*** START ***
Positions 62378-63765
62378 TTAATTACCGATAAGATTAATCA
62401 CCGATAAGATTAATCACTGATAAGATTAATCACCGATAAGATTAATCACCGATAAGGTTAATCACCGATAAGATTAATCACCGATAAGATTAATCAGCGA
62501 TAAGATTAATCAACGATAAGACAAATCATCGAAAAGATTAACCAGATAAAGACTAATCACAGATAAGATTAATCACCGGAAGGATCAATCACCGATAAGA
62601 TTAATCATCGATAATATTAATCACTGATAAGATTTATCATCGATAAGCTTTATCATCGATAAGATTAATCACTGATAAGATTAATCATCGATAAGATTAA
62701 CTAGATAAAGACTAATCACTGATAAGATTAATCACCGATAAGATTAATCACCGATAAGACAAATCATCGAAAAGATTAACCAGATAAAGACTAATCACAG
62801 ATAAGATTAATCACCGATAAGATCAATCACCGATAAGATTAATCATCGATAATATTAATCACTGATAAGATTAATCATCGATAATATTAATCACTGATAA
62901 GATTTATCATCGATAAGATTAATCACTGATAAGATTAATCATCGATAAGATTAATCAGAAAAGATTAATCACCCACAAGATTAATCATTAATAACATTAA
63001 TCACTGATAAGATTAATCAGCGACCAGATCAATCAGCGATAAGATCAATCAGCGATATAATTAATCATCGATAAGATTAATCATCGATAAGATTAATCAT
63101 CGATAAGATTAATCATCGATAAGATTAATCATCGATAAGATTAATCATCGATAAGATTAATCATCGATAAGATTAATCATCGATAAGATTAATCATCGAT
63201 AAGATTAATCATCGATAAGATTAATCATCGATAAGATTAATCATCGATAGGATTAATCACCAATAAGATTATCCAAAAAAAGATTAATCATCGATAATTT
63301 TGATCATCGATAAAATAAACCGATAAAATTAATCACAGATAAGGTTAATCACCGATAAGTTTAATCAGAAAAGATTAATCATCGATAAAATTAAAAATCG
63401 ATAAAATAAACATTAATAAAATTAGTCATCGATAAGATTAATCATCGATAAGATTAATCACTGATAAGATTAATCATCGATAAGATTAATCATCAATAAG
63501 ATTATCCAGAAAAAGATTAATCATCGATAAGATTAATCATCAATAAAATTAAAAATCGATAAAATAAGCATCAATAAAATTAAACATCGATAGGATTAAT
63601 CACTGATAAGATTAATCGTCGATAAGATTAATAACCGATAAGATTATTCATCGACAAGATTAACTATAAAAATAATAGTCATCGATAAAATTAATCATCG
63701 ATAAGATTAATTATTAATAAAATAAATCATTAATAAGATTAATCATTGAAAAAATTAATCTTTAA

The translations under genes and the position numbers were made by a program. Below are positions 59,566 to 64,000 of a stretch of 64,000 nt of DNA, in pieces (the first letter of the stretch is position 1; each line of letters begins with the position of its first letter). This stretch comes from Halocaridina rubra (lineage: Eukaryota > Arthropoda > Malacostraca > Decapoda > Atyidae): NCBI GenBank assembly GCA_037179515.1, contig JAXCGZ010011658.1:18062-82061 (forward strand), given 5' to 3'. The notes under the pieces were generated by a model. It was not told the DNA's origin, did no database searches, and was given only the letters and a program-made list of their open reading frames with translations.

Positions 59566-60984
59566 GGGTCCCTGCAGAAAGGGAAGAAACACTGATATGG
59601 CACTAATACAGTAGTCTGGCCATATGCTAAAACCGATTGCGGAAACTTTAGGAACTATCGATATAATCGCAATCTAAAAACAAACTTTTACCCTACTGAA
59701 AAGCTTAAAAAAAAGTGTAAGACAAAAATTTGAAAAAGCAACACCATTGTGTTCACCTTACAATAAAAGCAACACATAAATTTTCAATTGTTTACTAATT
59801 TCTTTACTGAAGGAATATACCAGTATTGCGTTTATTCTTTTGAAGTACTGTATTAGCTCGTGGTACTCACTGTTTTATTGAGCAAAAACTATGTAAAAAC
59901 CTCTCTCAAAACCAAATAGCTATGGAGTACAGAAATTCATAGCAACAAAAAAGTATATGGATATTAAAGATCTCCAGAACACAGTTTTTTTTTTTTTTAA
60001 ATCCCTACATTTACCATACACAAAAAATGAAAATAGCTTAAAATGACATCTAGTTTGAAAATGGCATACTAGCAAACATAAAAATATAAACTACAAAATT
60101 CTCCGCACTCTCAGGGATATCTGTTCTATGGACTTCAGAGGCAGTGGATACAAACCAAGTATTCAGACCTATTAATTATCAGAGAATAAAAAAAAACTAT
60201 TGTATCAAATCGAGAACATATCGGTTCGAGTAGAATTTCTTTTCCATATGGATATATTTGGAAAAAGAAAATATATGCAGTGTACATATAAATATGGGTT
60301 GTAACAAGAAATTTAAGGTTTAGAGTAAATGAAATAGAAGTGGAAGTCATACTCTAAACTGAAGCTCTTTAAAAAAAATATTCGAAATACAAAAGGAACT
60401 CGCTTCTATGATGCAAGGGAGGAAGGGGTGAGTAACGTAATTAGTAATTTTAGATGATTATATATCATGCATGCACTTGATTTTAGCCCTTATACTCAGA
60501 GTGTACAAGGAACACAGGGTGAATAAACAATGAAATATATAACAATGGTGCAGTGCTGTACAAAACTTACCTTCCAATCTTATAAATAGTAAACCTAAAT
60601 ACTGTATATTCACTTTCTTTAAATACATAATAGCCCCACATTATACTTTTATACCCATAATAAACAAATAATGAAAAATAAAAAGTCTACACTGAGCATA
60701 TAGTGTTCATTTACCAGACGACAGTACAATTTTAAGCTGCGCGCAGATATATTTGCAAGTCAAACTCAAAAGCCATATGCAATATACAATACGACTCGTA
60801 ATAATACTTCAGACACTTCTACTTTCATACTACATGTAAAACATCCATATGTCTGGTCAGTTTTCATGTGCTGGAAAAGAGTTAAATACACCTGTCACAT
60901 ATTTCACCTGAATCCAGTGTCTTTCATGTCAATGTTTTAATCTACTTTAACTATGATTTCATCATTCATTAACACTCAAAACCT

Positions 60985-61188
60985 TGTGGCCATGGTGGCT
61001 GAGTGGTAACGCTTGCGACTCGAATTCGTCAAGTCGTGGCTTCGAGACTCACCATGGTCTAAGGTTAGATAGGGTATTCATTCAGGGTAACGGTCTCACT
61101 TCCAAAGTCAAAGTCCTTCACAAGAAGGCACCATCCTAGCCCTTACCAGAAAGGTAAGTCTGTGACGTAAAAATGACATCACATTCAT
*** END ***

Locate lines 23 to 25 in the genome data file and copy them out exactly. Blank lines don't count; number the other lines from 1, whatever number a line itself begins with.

59901 CTCTCTCAAAACCAAATAGCTATGGAGTACAGAAATTCATAGCAACAAAAAAGTATATGGATATTAAAGATCTCCAGAACACAGTTTTTTTTTTTTTTAA
60001 ATCCCTACATTTACCATACACAAAAAATGAAAATAGCTTAAAATGACATCTAGTTTGAAAATGGCATACTAGCAAACATAAAAATATAAACTACAAAATT
60101 CTCCGCACTCTCAGGGATATCTGTTCTATGGACTTCAGAGGCAGTGGATACAAACCAAGTATTCAGACCTATTAATTATCAGAGAATAAAAAAAAACTAT